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Common Spare Tire Problems

img 2085422662 1443037804581 jpg photo by Evan Sears

CARS.COM — You never know when you’ll need to use your spare tire, but because it’s out of sight on most vehicles, it’s usually out of mind, too. Even if the spare is mounted on the back of an SUV in full view, chances are it doesn’t get the attention it deserves — or the air pressure it needs.

Related: Video: Tire Pressure 101

All tires on a car lose air pressure over time because air permeates rubber (and for nitrogen-filled tires, nitrogen permeates the rubber, too, causing them to lose pressure). If a compact spare tire has been tucked away under a cargo floor for five years, there’s a good chance it’s severely underinflated — and possibly unable to handle the load and stress of emergency road duty. An underinflated tire can’t safely carry the same amount of weight as a fully inflated tire.

Inflation and Rotation

Unlike your four regular tires, compact spare tires typically should be inflated to around 60 pounds per square inch; PSI far short of that level could fail and damage the wheel, as well. Even a fully inflated “doughnut” spare is a temporary fix, though, typically for driving up to 100 miles at speeds no higher than 55 mph. (For more on that, see how to find out your vehicle’s recommended tire pressure.)

Repair shops that perform tire rotations routinely check the inflation levels of the four tires on the vehicle, but the spare is usually ignored. To be safe, vehicle owners should ask that shops check the spare or do it themselves at least twice a year.

Special Care for Spares Mounted Outside

On SUVs and trucks that mount the spare on the liftgate or under the cargo area, long-term exposure to dirt, salt, water and snow can cause corrosion, and make it hard to remove the mounting hardware or operate latches and cables in an emergency. Periodic inspection, and cleaning or lubrication if needed, can make it easier to remove the spare when a tire goes flat.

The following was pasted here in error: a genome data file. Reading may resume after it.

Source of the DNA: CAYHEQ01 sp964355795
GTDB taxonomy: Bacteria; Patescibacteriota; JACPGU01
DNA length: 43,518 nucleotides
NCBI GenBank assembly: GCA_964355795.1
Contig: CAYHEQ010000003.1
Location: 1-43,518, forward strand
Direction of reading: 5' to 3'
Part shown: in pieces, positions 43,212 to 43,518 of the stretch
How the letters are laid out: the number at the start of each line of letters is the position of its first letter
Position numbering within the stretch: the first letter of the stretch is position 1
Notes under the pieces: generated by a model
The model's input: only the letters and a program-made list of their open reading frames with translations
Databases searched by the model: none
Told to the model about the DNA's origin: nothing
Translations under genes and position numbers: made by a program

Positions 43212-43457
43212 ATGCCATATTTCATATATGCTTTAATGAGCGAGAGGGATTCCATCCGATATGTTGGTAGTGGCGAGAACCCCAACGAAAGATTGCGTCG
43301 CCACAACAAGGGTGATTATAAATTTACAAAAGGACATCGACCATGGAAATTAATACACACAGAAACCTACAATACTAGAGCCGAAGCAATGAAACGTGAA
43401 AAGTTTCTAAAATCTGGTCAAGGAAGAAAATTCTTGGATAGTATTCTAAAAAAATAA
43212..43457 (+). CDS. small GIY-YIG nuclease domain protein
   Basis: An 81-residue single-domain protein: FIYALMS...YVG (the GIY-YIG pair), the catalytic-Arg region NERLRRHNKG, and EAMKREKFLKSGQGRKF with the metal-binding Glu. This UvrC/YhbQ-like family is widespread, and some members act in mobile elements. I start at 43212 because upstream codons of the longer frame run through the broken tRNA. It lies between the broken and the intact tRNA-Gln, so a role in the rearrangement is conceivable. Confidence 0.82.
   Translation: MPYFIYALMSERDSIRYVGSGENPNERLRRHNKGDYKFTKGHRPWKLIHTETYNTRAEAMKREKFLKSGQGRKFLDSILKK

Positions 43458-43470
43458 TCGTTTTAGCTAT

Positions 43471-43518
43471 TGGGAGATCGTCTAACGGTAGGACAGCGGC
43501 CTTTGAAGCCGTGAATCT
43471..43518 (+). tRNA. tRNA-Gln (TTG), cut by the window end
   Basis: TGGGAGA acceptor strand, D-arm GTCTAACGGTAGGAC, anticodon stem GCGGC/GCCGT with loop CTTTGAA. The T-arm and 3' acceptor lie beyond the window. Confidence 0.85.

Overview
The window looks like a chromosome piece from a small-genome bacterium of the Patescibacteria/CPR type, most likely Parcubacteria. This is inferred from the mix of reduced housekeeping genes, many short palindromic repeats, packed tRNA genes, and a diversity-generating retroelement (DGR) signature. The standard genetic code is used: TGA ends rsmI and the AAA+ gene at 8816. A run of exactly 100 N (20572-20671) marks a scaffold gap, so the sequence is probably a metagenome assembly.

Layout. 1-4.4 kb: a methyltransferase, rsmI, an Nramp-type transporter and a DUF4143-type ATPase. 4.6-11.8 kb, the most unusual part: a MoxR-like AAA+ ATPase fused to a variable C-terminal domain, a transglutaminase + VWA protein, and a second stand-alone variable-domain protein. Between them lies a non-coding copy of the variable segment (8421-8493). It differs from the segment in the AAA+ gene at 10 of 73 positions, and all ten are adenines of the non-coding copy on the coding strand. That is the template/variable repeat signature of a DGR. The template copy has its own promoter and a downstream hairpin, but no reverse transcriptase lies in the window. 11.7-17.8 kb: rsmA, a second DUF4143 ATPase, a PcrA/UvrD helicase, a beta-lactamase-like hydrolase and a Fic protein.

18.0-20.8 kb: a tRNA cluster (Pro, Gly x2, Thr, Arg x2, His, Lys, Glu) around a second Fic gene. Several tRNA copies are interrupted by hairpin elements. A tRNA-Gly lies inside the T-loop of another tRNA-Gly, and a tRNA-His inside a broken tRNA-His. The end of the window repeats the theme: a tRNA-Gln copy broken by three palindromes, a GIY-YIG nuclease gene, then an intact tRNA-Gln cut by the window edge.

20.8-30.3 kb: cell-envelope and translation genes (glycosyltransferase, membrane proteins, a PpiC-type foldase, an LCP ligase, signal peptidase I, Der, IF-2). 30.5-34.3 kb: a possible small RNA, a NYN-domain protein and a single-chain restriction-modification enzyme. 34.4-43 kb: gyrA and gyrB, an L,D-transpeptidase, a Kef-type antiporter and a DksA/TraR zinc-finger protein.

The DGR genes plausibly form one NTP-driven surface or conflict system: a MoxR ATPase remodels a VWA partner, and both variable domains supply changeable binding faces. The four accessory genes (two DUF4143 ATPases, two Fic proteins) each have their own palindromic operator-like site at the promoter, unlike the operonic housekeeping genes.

Finally, if you’re the kind of person who routinely drives with the trunk or cargo area loaded with unnecessary stuff, keep in mind that you’ll probably have to remove all that stuff to get to the spare tire and jack, and then put it the flat tire back when you’re done changing the tire. Moreover, a compact spare tire fits as snug as a bug and is out of sight, but a flat — and usually filthy — full-size tire and wheel won’t fit into the same spot and will have to share space with all that stuff. Keeping a large plastic trash bag in the vehicle will allow you to transport a flat tire without dirtying the trunk or, potentially, the cabin.

No Spare? Here’s What to Check Instead

If your vehicle has a tire inflator kit instead of a spare tire, you could run into different problems. First, the sealant may not be able to seal every puncture depending on its severity and location. In addition, the sealant that gets injected into the tire probably has an expiration date (usually four years or less from when it was new). The sealant might not work as well after that date, so it should be replaced.

Spare tires may not be mentioned on service menus at repair shops, but a little preventive maintenance can pay dividends when they’re needed and help prevent a repair.’s Editorial department is your source for automotive news and reviews. In line with’s long-standing ethics policy, editors and reviewers don’t accept gifts or free trips from automakers. The Editorial department is independent of’s advertising, sales and sponsored content departments.

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